Varkey, Prathibha MBBS, MPH, MHPE; Karlapudi, Sudhakar MBBS; Rose, Steven MD; Nelson, Roger MD; Warner, Mark MD
Front-line physicians including residents and fellows are often in the forefront of systems inefficiencies, hand-offs, and medical errors. However, most are not adequately trained to practice in this kind of health care environment. To address some of these issues, the Accreditation Council for Graduate Medical Education (ACGME) initiated its Outcome Project1 and identified six competencies that all residents and fellows should be proficient in at the time of graduation. Among them, the Practice-Based Learning and Improvement (PBLI) and Systems-Based Practice (SBP) competencies are related to the more general domain of Quality Improvement (QI).2 Because these two competencies have not been an explicit part of the traditional curriculum of most specialty programs, program directors (PDs) have found it challenging to teach and assess them.3,4 Lack of faculty with expertise, lack of institutional support for patient safety and QI,5 and residents’ perception of this as a diversion from learning medicine6 are some of the common concerns raised by PDs about incorporating these two competencies into training repertoires.
Although many aspects of PBLI and SBP require a common body of knowledge and skills that translates across all medical specialties, there is little published literature describing institution-wide initiatives to teach and assess PBLI and/or SBP competencies across a broad range of specialty programs. Medio et al7 have described an institution-wide core curriculum for 47 residency programs using didactics and discussions of topics including resident as a teacher, Medicare, hospital practice, ethics, medical–legal issues, statistics, socioeconomics, cost containment, communication skills, research design, and critical review of literature; the curriculum was well received by faculty and residents. Impact on a wider audience and interaction among residents from different specialties7 are among the potential benefits of such a system-wide strategy, as well as efficient use of content experts, prevention of resource burnout, and cost-effectiveness. With these in mind, an institution-wide program on SBP/PBLI for all ACGME-accredited programs across the three Mayo Clinic sites was designed and implemented. By means of this paper, we describe its implementation and our analysis of its impact during its second year.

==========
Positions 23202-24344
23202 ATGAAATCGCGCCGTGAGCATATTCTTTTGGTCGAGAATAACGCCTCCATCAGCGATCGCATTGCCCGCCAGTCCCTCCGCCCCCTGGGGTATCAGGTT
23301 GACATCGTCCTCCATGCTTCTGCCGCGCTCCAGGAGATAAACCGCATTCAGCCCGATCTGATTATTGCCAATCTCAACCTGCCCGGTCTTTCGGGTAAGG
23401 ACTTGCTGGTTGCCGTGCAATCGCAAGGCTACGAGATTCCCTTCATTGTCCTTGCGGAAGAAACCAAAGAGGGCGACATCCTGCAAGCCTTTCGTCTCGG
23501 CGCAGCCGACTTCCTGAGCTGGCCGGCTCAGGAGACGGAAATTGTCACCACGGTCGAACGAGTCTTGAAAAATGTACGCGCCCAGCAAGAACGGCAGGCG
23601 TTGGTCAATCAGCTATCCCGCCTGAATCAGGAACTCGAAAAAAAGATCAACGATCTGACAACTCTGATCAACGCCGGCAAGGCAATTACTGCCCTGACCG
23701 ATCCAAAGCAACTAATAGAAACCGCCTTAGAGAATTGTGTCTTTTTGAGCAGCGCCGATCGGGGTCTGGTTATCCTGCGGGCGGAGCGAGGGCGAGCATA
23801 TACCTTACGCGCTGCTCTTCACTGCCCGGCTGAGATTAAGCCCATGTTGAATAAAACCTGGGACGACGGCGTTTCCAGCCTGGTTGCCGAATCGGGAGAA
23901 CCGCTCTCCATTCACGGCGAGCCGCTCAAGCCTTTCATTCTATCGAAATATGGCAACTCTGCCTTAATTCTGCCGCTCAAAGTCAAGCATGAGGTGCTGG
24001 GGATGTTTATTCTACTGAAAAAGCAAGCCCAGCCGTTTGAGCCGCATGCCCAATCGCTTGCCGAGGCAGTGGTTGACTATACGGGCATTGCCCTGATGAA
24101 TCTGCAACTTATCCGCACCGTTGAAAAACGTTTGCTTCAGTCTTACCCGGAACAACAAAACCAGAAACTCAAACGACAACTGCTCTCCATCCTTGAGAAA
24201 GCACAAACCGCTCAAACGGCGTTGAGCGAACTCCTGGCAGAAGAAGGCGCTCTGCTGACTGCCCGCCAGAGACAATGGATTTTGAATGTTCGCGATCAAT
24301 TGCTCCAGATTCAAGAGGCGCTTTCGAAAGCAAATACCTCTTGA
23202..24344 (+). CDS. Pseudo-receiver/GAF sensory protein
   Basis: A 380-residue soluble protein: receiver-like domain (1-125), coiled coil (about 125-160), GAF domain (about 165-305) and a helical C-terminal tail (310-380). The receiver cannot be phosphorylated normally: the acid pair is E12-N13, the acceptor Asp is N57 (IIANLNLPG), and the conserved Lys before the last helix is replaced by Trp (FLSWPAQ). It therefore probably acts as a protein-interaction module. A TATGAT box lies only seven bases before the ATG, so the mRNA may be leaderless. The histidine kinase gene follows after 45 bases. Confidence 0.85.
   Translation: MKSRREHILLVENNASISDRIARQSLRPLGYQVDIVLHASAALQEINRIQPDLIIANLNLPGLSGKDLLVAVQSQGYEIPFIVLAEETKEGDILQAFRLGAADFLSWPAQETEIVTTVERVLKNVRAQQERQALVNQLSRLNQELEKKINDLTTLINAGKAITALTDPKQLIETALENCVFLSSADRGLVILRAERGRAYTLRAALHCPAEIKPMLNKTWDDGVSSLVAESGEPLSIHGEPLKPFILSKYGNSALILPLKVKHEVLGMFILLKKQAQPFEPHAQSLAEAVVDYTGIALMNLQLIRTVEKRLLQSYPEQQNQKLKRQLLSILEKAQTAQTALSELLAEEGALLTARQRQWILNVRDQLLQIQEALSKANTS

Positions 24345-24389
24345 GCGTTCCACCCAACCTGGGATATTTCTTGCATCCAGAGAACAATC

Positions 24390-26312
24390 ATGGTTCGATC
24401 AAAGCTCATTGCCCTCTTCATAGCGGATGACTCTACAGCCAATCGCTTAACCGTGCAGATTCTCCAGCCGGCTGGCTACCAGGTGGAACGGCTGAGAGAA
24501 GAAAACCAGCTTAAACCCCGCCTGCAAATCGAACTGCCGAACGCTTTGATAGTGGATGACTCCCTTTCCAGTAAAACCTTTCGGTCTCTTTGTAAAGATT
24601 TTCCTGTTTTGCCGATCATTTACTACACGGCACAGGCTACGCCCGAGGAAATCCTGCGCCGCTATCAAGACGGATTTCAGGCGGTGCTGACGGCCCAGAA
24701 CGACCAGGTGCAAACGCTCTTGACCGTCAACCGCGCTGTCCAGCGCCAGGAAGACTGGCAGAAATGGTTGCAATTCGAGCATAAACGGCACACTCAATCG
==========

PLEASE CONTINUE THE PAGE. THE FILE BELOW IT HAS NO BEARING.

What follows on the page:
Mayo’s Institution-Wide PBLI and SBP Program
Mayo School of Graduate Medical Education (MSGME) provides administrative support and oversight to 115 ACGME-accredited graduate medical education programs (97 specialties; 1,327 residents) offered across the three Mayo Clinic campuses. These are in Rochester, Minnesota (75 programs; 1,068 residents), Jacksonville, Florida (22 programs; 139 residents), and Phoenix/Scottsdale, Arizona (18 programs; 120 residents). In 2005, several PDs requested the assistance of MSGME with the implementation of the PBLI and SBP competencies through self-identification on a survey. A lack of faculty expertise and resources in these areas was noted, especially among programs of smaller size. In response to these needs, the MSGME dean’s office initiated an institution-wide program (the MSGME QI program) in October 2005. The MSGME QI program was created with the following strategic objectives: (1) to facilitate the implementation of the SBP and PBLI competencies in MSGME programs and (2) to foster knowledge and skills in QI among all MSGME learners. The dean of MSGME appointed a physician QI and patient safety expert as director of this QI program. This physician is also a PD with an interest in QI who had successfully implemented a PBLI and SBP curriculum for preventive medicine fellows for three prior years.